A Radio Program
From August 3 to 7, I'll be in Germany with my brass quintet (The Emerald Brass) attending a brass festival in this lovely house:
Dad was out of town at a college reunion, so we decided to take a trip to the movies to see the new Harry Potter with friends. Lights go down, trailers start, and then...one began. A young lad is climbing out of a taxi, ubiqitous ominous music thudding under the images...well, you can see it for yourself.
Let's be honest: spelling's hard. If you're in second grade. For a record company though, one would think this may not be the case. But one would be dead wrong.
You see, I am made quite sad today: the release of a disc I have been anticipating for a long time has been delayed because someone forgot to spell-check the cover.
I found this paperback in a used book store. In The Art of Possibility, artist Rosamund Stone Zander and conductor Benjamin Zander touch on core issues of creativity and passion and offer practical ways to sustain a spark day after day, even when faced with difficult circumstances or unwilling teammates.
First of all, the Zanders recommend, make mistakes. Take risks.
Benjamin Zander says composer Igor Stravinsky once turned down a bassoon player “because he was too good to render the perilous opening of The Rite of Spring. This heart-stopping moment, conveying the first crack in the cold grip of the Russian winter, can only be truly represented if the player has to strain every fiber of his technical resources to accomplish it. A bassoon player for whom it was easy would miss the expressive point.”
Stravinsky reportedly said, “I don’t want the sound of someone playing this passage. I want the sound of someone TRYING to play it!” Let's make more mistakes.
The email was delivered a few weeks back: Backstage Pass was a finalist in the Radio division for New York Festivals. We just didn't know what we won. We waited. The word came on Friday, and it was Bronze!
It's no secret that I am an automobile nerd. While I drive a humble 11-year-old Subaru with 172,000 miles on it, I always envision myself maneuvering an eight-cylinder, two-seated, rear-engined supercar with something called "sodium-cooled exhaust valves" and carbon-fiber cupholders. Unfortunately these types of cars are expensive, and I play trombone and work for public radio--both admirable pursuits, but neither going to cover the cost of even one of the two dual-overhead camshafts I so desire. Now, if you play the piano, then it's a different story! No, you'll still be a starving artist, but at least you can play one of these:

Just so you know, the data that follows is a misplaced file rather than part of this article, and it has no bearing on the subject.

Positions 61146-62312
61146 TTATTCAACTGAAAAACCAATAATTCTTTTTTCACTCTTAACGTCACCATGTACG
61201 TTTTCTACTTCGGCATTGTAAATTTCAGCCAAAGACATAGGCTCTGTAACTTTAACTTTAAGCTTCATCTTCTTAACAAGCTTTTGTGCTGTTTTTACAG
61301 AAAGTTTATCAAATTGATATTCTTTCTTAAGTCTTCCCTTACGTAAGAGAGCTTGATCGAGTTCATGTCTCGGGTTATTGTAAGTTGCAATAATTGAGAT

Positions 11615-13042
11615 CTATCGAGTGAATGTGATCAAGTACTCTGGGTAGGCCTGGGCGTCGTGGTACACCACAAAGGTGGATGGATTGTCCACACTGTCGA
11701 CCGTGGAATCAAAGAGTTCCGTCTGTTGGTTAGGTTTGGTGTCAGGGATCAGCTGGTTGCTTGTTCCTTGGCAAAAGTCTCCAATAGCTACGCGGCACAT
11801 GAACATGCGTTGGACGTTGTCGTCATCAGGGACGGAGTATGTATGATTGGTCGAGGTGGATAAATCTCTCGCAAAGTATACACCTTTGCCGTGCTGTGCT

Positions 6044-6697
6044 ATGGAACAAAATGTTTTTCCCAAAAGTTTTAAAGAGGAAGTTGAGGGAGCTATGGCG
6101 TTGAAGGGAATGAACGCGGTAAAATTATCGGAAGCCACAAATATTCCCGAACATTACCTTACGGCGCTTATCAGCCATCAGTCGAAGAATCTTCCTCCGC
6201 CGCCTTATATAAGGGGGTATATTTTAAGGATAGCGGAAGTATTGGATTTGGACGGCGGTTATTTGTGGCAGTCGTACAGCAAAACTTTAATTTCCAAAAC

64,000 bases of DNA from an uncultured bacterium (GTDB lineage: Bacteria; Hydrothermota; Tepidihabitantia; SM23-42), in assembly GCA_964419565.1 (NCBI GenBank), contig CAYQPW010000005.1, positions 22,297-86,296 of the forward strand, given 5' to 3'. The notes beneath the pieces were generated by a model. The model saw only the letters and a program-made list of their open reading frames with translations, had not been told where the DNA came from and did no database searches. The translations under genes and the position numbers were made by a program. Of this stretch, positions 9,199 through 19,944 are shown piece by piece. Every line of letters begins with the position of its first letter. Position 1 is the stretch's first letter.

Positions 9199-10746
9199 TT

In my hours of slaving over a hot computer every day, I came across two different views of how the Chinese are taking a liking to some of our art forms. Apparently Western classical music is huge there, and so is...completely ripping off the styling of Western automobiles.
What do British people do when they get really angry about their elected officials spending hideous amounts of taxpayer money on things like life-size statues of Winston Churchill made out of Legos? They write an opera, of course.
On a recent Monday morning I walked into the studio of Rochester's classical music station cradling a stack of CDs in one arm and a sheaf of news reports in the other. The news was not good. The sky threatened rain. I slipped a CD into the player and started a Haydn symphony, a cheerful burst of minty freshness. I followed that with Vivaldi's chirpy Goldfinch Concerto, a flashy set of trills inspired by the song of the European goldfinch, (a mouse of a bird that's not even gold, by the way.)
The music was sunny. But as the minutes ticked by, my mood darkened. It DID start to rain. More depressing stories poured into the newsroom.
At one point I actually thought to myself, “What annoying person picked all of this chirrupy music for a dismal Monday morning?”